Timid milkman, Burleigh Sullivan (Lloyd), somehow knocks out a boxing champ in a brawl. The fighter's manager decides to build up the milkman's reputation in a series of fixed fights and ... See full summary »
A priest (William Holden) arrives at a mission-post in China accompanied by a young native girl who has joined him along the way. His job is to relieve the existing priest (Clifton Webb), ... See full summary »
Our hero (Lloyd) is infatuated with a girl in the next office. In order to drum up business for her boss, an osteopath, he gets an actor friend to pretend injuries that the doctor "cures", ... See full summary »
While at an amusement park, two men try to win the heart of a young lady. They compete with each other while attempting to find her runaway dog, and they race to ask her mother's permission to take her up in a hot air balloon.
Eddie and his Mexican friend Ricardo are expelled from college after Ricardo put Eddie in the girl's dormitory when he was drunk. Per chance Eddie gets mixed up in a bank robbery and is ... See full summary »
Timid milkman, Burleigh Sullivan (Lloyd), somehow knocks out a boxing champ in a brawl. The fighter's manager decides to build up the milkman's reputation in a series of fixed fights and then have the champ beat him to regain his title. Written by
Herman Seifer <email@example.com>
As Ann Westley says, "This program is coming to you through the courtesy of Amalgamated Gas,", the word "amalgamated" does not match her lip movements and is clearly spoken by different voice. (approx. 24:55 into the film, NTSC) See more »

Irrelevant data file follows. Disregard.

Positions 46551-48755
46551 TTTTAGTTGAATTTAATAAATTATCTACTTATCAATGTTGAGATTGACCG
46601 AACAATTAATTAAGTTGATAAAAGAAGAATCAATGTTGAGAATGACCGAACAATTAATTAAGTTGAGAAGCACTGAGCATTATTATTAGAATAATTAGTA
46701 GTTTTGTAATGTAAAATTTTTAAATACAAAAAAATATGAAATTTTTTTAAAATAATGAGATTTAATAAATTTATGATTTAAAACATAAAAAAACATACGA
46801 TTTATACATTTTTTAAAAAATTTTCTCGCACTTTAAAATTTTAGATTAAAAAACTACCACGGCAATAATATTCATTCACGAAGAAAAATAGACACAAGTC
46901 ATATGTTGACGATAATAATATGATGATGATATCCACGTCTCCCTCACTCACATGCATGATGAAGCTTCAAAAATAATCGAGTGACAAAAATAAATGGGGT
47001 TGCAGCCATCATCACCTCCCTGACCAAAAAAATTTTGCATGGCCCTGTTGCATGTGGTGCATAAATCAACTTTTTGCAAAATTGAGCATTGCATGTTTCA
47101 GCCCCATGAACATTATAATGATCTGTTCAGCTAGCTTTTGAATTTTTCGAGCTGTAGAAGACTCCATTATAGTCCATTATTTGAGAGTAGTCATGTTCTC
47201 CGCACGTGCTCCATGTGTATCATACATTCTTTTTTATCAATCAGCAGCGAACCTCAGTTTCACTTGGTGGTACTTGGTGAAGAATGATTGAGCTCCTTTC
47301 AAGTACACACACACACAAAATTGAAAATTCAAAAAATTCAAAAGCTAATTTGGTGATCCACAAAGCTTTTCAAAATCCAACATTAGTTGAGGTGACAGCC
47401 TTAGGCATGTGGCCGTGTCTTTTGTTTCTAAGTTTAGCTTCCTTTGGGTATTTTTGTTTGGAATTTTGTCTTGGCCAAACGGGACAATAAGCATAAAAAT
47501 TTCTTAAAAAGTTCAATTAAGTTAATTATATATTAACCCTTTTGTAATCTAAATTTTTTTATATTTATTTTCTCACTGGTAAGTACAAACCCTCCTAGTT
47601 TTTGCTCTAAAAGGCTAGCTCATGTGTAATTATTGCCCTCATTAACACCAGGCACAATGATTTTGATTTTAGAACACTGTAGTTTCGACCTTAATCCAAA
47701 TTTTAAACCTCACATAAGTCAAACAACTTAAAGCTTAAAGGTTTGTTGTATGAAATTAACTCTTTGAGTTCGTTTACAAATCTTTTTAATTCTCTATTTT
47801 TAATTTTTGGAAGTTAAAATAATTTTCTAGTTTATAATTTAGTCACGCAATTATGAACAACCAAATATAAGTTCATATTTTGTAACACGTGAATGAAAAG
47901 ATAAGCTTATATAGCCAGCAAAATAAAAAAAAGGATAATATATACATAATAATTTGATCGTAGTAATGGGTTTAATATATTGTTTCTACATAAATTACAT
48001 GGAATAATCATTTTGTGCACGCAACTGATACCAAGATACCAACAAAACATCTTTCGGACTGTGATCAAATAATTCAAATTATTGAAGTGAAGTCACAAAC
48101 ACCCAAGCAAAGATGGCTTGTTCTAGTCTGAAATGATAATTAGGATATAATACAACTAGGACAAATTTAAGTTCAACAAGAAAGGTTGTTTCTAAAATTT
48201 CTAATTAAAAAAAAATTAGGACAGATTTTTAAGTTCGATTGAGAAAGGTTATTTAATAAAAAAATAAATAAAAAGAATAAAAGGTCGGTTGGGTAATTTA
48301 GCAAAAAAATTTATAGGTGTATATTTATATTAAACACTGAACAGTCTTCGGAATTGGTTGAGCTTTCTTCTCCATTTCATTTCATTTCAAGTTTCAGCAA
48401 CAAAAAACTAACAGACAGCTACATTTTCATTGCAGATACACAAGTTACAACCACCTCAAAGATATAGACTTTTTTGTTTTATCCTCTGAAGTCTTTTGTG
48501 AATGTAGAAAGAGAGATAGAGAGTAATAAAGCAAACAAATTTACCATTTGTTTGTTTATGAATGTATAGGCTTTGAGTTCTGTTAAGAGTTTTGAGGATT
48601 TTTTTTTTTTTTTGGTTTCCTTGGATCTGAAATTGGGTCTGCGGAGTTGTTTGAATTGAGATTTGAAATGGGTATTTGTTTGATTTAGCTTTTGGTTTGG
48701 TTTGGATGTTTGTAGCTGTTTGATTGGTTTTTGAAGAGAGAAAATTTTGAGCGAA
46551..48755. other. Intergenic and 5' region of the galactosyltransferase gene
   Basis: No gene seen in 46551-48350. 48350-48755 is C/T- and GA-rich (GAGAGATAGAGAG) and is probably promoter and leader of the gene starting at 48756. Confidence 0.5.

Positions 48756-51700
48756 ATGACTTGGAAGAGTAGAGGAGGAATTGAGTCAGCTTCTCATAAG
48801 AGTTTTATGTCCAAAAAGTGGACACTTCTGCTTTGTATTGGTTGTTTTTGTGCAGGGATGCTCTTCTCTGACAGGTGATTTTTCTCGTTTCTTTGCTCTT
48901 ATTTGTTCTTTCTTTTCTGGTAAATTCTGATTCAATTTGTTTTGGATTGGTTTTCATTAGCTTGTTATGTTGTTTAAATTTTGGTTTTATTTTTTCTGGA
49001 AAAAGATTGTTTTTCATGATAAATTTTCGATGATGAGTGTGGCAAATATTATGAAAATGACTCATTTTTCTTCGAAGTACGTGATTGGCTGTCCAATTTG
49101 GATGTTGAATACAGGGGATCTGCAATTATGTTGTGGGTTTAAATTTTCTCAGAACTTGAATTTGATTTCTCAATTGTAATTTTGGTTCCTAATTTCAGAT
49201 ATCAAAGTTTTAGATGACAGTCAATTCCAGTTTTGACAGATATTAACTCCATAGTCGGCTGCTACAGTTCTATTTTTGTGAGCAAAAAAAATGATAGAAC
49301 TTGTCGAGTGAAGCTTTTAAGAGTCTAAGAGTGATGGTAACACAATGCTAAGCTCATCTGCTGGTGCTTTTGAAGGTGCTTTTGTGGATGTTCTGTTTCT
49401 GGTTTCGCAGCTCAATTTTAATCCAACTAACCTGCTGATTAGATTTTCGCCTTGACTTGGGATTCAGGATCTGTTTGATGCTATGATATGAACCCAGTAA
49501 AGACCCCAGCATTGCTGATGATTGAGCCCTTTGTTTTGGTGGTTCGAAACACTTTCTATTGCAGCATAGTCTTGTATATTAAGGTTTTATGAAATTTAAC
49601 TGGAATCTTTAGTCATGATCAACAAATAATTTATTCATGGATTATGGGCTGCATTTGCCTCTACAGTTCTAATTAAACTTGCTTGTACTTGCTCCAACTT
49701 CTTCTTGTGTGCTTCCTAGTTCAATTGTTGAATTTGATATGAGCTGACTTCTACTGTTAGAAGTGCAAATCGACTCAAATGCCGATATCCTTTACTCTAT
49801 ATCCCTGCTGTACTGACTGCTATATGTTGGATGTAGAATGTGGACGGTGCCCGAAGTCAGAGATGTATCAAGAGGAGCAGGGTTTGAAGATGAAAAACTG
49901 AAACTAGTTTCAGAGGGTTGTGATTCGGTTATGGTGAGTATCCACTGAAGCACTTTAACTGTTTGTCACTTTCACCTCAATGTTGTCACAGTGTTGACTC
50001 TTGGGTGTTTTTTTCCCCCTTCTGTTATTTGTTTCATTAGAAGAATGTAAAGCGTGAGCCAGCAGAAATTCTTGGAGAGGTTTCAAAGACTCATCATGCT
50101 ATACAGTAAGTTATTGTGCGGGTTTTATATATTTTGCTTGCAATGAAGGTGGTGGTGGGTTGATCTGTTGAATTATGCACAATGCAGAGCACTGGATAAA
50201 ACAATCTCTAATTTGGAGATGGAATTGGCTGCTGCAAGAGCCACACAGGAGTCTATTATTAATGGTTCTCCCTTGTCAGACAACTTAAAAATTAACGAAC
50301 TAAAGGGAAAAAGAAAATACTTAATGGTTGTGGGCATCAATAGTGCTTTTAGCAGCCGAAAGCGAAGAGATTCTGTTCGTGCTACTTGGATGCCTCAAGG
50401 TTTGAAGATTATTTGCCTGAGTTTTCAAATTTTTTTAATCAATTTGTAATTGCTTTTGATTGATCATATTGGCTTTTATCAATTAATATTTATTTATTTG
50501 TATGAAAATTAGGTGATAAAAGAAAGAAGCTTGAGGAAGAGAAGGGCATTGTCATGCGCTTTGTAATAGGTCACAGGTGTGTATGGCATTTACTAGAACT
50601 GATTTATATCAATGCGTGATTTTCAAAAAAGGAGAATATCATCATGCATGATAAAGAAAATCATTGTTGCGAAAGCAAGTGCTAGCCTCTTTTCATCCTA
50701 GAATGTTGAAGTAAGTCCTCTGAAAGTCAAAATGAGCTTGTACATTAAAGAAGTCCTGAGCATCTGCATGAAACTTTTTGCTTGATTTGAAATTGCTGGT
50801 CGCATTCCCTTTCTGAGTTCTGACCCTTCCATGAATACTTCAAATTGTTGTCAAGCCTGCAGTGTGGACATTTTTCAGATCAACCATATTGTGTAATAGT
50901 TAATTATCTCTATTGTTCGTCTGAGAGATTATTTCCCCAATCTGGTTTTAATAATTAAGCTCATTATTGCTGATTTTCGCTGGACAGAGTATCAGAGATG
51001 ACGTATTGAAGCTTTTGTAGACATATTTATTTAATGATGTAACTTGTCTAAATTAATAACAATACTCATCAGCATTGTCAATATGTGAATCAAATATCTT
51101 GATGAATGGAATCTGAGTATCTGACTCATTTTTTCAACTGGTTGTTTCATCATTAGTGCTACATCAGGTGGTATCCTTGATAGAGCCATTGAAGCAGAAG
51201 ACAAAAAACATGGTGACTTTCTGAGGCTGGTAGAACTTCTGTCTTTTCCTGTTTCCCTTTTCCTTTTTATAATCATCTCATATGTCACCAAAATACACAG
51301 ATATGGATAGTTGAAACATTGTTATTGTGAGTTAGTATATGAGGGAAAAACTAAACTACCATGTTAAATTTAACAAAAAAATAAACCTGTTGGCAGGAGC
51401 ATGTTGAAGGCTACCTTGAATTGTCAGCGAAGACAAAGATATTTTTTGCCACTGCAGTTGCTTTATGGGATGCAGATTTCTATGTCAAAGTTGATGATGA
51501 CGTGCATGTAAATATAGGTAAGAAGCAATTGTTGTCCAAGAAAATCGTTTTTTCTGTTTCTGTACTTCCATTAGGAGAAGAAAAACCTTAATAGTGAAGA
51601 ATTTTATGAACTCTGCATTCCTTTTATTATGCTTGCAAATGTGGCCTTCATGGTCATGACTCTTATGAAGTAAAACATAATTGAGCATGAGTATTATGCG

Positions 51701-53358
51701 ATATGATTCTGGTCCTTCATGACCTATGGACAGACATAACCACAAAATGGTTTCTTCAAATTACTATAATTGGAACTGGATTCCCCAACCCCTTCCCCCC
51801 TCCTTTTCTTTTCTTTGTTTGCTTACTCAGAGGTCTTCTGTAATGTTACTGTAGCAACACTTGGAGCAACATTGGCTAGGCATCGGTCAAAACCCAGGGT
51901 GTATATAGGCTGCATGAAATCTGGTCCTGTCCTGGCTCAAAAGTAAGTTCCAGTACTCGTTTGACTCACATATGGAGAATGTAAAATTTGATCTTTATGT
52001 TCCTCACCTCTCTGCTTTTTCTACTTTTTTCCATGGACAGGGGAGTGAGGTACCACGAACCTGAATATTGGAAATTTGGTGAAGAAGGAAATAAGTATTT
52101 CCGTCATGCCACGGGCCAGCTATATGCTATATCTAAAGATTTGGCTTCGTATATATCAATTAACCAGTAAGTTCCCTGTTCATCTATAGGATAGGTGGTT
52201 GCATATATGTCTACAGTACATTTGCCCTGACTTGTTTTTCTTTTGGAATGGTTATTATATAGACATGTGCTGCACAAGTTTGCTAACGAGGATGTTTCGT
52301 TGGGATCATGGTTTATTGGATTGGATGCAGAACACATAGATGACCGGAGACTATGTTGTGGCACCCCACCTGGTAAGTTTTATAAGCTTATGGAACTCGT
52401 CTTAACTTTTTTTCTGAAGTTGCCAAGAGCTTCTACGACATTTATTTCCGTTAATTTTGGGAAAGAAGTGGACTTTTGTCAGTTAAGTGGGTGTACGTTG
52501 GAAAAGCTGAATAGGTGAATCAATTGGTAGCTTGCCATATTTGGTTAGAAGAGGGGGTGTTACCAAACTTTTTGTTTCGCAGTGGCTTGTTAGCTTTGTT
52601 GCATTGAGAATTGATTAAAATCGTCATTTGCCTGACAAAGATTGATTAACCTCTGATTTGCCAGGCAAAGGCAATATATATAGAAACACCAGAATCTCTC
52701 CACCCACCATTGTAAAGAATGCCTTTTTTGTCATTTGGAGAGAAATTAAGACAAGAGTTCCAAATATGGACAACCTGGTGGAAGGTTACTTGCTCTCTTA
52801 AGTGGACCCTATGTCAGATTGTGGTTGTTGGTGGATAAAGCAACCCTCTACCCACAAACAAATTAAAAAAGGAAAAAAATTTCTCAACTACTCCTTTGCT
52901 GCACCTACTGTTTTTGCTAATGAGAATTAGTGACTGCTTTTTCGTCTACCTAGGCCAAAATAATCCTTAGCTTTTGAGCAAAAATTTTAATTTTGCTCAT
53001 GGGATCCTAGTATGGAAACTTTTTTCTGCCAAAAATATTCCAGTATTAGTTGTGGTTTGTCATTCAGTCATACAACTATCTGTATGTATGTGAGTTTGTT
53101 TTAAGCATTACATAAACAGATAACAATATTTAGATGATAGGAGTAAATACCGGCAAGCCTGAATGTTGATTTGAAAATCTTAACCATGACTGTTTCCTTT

After the paramount logo is seen, a cow's head is superimposed on the logo. The cow then moos in what appears to be a parody of the MGM Lion's roar. See more »
I taped this movie when it was shown on TCM recently and I've rewatched it several times since, enjoying it more with each viewing. It's a hilarious and energetic movie, and the editing, framing, and compositions of characters are always fresh, funny, and cliché-free. I especially like how the film echoes Burleigh's "ducking" abilities by cleverly using "ducking" techniques, or ellipses, in various ways: in telling the story, by leaving out certain scenes and revealing them later; and even in framing (in one scene Adolph Menjou plays a scene hidden behind a tree branch, "ducking out" of the frame). This film is as good as The Awful Truth and to me has the same strange beauty of that wonderful film.
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